Now that the event has happened, watch the video above — and her talk starts at the 24-minute mark — and enjoy!
Update 12:58 PM: My first encounter with Sara Seager came last year, when I was writing a piece on how I thought we’d first find signs of life in the Universe. The leading idea is that we’ll use exoplanet atmospheres, which we’ll measure the atmospheric content of through spectroscopy. As the sunlight from the parent star filters through the planet’s atmosphere, certain absorption features will be present, and by measuing the slight absence of certain types of starlight, we’ll be able to reconstruct exact what’s present, and in what ratios.
If the results we get are serendipitous, we’ll see signatures like water vapor, copious oxygen, some methane, all amidst a relatively inert, non-reactive (i.e., nitrogen-like) majority. That would be a “smoking gun” for life. Sara was kind enough to not only be an interviewee for me — giving me plenty of time and access to her — but she volunteered a whole slew of extra information, teaching me an incredible amount about exoplanet science and the landscape of potential future missions.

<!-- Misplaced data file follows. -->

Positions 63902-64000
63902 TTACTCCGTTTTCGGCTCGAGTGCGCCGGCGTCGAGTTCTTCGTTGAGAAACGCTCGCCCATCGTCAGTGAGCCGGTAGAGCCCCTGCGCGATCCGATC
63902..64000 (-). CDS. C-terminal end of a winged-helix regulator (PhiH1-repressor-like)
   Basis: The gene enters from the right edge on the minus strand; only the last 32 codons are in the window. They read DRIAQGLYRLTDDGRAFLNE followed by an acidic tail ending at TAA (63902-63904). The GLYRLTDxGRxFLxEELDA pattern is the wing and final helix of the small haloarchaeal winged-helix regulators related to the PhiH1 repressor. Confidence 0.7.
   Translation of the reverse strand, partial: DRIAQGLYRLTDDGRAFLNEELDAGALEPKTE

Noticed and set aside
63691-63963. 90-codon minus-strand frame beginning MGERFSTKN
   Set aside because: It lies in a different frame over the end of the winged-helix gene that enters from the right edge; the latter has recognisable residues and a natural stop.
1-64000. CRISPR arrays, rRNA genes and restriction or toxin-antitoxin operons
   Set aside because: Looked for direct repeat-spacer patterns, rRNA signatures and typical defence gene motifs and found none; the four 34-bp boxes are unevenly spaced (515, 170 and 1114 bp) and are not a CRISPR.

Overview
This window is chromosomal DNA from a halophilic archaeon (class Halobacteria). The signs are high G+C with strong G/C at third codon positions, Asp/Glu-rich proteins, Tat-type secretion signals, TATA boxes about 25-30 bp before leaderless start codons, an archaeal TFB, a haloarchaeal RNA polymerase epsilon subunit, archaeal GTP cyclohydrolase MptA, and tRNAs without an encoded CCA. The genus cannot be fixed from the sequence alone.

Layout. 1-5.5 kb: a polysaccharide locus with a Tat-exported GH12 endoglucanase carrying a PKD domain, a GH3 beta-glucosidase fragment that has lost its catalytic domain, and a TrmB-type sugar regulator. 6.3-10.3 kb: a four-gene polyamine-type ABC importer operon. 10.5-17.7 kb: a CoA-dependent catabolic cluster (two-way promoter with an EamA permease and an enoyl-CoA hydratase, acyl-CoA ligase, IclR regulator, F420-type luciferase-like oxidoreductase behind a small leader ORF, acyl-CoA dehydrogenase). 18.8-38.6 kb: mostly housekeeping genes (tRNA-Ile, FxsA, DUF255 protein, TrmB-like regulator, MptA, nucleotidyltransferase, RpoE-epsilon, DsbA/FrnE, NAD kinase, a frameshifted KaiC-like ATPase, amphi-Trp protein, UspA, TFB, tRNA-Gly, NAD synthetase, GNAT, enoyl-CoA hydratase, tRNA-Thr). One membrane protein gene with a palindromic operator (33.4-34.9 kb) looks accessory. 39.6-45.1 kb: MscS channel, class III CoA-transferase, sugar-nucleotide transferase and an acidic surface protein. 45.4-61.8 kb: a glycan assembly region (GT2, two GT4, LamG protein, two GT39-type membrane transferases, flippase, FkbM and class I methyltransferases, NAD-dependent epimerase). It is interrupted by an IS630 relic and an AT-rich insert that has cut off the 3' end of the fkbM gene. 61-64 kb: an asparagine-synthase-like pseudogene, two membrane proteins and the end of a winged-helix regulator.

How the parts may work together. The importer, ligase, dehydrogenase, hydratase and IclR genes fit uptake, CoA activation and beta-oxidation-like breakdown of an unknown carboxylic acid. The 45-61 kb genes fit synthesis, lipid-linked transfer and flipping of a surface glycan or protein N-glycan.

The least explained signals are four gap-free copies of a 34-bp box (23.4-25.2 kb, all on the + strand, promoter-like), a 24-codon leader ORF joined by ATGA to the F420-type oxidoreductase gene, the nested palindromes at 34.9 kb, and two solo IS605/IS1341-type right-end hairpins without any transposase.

When the opportunity arose to pick a talk from Perimeter Institute’s Convergence conference, I just knew this would be the right one. It’s about to start, and I can’t wait!
Update 1:03 PM: It’s worth pointing out, before we get started, that measuring exoplanet atmospheres isn’t the only interesting thing to look for when it comes to these worlds. Consider the Earth, and when I say “consider it,” I mean imagine watching it from a distance as it does its daily dance.
Do you see how Earth rotates? Do you see how it has phases? Do you see how it has clouds (different, variable albedo), how it has continents and oceans (different colors and brightnesses, but that are static), and how you could learn all of that just by measuring its brightness in different color bands over time?
We could learn that for alien worlds, too, in exactly the same way.
Update 1:06 PM: And one more before we get started: if you want to measure an exoplanet’s atmosphere, you don’t have to wait until it’s aligned with its parent star in a transit. You could, in principle, block out the parent star’s light, and measure the incredibly faint luminosity of the reflected light, performing spectroscopy on that.
Measure the presence and concentration of atmospheric molecules directly — sure, it’s ambitious — and you’ve got the best of all possible worlds when it comes to this data!